It is our pleasure to introduce Zoe Smith-Holladay, a 12 year-old creative writing major at the Denver School of the Arts and a member of Rocky Mountain Fiction Writers. Zoe is founder & author of kidsanimalstation.com, an animal blog that she started when she was eight. In Spring 2016, Smith-Holladay’s first fictional piece of prose “No Man’s Land” was published in literary magazine Calling Upon Calliope. Her second published work, “Ode to James Baldwin,” appeared in African Voices, http://africanvoices.com/avblog/ode-to-james-baldwin/
Her favorite genres to read and write are historical fiction, comedy, and fantasy. When she grows up, she wants to be a geneticist and would like to find a way to combine her passion for creative writing and science.
The following book review was published on her blog on January 15, 2017. We are reprinting it here with Zoe's and her mother's permission.
Writing Monsters By Philip Athans
Book Reviewed by Zoe Smith-Holladay
Recently, I read a book called Writing Monsters: How to Craft Believably Terrifying Creatures to Enhance Your Horror, Fantasy and Science Fiction by Philip Athans, a head-to-toe guide on how to write monsters and creatures in stories. As a lot of my constant readers know, I love to write, and it ended up being a very helpful book for the novel I’m working on. Everyone can think of at least one monster from classic fiction; creatures such as Frankenstein and zombies come to mind. Many writers have tried (and failed) to create the next great, popular monster, and this is a helpful guide to do exactly that. In this review, I’ll go into more detail, telling you things this book is good for, and some things you will learn about without spoiling it completely. You may be wondering what this has to do with animals, but what is and what isn’t a monster is in the eye of the beholder, just ask all those who read Cujo by Stephen King.
Useful Structural Features
There are a few features of this book that make it particularly appealing to anyone trying to create a good monster. For one, it had a ‘monster creation form’ at the front of it, that you can fill out as you go. This monster creation form is helpful for thinking about your own monster, and can answer some really difficult questions, or raise some that you hadn’t even thought of. I was having immense trouble creating my monster until I filled out this form. Another feature is that it has examples of monster creations from writers such as Frank Herbert and H.P. Lovecraft. “Learn from the best,” that’s what they say, and, in this book, you can do just that! Writing Monsters also has little side features about things such as monster archetypes, like the werewolf and the alien, and blurbs about monsters that exist in real life, like sharks. These features make the book more entertaining and thought-provoking for the reader.
This book also offers up a very interesting perspective. While it is indeed a non-fiction book about how to write, it isn’t all just writing facts, it also talks about what monsters and their creation really mean, and where, in our minds, monsters actually come from. There are a lot of spots in the book that will make you ponder about your monster and what it says about not only humanity, but you yourself. It’s funny to think about how some of our most well-known monsters reflect on humanity, not only in the story itself, but in real life. For example, I never thought about how Zombie books are more about the people and their response to them than it is about the Zombies themselves (although eating brains is pretty gnarly). Another example of monster movies saying something about humanity is the fact that there are lots of monster books and movies with monsters that are actually human, such as The Shining and Friday the 13th (not that I’ve seen any of those movies).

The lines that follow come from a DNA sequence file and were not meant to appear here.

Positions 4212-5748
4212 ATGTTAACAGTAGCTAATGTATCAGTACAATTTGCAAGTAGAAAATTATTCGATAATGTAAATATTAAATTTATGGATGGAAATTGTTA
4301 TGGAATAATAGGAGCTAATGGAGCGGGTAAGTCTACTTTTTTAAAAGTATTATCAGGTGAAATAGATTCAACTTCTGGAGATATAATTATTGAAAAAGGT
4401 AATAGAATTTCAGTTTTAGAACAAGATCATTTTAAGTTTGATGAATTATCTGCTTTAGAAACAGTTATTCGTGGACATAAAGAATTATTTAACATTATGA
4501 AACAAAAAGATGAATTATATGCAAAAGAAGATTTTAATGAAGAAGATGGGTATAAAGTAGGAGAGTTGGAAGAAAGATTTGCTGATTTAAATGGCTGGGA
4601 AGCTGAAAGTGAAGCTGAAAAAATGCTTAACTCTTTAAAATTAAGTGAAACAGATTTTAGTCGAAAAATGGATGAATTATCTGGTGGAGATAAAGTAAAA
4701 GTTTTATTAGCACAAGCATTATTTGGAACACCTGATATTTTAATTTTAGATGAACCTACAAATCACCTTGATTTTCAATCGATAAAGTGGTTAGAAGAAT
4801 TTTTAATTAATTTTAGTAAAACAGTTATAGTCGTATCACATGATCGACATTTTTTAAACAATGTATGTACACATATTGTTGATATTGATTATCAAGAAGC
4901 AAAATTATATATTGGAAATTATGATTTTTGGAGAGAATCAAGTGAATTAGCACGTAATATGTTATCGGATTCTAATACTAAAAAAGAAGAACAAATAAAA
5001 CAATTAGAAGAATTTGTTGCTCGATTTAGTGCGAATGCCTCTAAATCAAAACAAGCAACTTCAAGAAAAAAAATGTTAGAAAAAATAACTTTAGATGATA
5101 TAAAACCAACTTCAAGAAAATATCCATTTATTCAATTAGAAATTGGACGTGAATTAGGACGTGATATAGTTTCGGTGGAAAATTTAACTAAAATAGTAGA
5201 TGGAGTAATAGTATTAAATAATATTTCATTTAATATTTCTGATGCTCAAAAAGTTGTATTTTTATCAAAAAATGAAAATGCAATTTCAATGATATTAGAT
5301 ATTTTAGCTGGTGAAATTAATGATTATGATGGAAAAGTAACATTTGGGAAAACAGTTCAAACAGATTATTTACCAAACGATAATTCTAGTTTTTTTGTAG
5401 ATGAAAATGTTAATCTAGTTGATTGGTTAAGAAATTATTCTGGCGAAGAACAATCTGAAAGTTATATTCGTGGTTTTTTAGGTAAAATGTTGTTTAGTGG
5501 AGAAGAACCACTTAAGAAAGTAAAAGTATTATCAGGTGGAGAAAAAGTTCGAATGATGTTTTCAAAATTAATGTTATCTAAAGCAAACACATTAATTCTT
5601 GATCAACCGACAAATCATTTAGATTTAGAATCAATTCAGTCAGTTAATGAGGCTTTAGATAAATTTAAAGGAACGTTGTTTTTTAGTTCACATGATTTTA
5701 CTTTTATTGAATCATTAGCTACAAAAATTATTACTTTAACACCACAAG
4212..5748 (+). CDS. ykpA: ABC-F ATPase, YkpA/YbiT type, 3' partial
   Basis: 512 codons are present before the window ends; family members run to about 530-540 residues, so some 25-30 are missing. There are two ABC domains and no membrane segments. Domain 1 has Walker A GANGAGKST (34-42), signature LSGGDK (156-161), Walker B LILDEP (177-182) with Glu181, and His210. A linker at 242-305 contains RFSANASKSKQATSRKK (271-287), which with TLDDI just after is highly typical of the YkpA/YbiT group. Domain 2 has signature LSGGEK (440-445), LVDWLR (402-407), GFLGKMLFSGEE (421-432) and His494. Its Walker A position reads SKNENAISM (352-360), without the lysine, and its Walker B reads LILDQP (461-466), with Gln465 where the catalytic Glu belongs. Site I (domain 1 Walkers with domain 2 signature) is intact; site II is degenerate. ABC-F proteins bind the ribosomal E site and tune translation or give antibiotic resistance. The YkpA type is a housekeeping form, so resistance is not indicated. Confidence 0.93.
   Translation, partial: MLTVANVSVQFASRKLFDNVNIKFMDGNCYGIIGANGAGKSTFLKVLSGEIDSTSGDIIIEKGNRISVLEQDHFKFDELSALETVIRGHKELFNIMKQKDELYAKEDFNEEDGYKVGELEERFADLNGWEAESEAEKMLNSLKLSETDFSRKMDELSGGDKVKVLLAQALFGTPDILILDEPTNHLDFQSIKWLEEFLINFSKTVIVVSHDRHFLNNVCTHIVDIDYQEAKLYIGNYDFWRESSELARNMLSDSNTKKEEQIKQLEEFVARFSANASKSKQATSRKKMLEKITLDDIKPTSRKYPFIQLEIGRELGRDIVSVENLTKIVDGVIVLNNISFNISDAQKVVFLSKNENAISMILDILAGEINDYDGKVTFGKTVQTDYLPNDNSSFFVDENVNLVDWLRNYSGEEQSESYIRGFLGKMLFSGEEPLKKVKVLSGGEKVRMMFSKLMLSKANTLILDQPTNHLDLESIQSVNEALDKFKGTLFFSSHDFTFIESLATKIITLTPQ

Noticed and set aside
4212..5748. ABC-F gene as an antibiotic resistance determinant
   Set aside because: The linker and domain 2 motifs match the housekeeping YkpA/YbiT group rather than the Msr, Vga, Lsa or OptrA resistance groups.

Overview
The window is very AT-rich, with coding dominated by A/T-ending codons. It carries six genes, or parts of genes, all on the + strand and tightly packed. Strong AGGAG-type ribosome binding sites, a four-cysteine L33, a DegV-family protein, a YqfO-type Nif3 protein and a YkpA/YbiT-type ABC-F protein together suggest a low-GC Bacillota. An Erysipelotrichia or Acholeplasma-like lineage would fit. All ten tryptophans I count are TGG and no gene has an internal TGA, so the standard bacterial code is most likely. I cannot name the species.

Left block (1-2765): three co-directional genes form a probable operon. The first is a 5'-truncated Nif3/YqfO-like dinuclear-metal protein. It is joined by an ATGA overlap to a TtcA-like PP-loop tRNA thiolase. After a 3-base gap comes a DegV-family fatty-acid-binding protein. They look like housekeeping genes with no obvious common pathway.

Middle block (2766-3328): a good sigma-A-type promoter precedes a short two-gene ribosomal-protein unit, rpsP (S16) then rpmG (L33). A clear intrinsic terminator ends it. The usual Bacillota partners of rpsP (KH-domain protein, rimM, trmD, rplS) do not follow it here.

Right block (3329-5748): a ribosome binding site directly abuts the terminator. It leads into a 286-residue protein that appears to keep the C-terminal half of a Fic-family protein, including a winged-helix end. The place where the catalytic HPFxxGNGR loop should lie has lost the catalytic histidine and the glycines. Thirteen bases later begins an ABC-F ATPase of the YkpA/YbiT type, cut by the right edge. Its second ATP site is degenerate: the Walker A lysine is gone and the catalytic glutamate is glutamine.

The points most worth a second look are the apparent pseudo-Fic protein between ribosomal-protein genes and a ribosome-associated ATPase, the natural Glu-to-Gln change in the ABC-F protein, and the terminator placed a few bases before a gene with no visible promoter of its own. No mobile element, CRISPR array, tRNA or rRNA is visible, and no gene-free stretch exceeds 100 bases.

I’m sure you’ve noticed that we’re going old school with the photos.
Throughout the book, you are constantly bombarded with questions about what your creature is, what motivates them, and their abilities. It’s really thought provoking for a budding author to read because it makes you question what you are writing about. Some parts of the book tackle subjects that you may have not even thought about in your writing. For example, it helped me realize what my monster symbolized for my main character. (no spoilers, you are gonna have to read my book!) As expected, there are some parts that are run-of-the-mill writing advice classics, such as “show don’t tell”, and “use all the senses,” but, in the end, you come away with lots of new insights. In addition, the insights are not only about your characters and the monsters themselves, but what you want them to be, and what you want them to reflect about your story. You also get to think about what you want your readers to feel when they read your book — whether you want it to capture the specific reader’s darkest fears, or something broader that everyone can relate to being afraid of.
All in all, this is an excellent read, not only for entertainment, but if you’re searching for a good how-to guide for writing about monsters. If you want a link to buy the book, here’s that: Writing Monsters on Amazon. I haven’t been able to find any book like it. It is surely a good book, overall.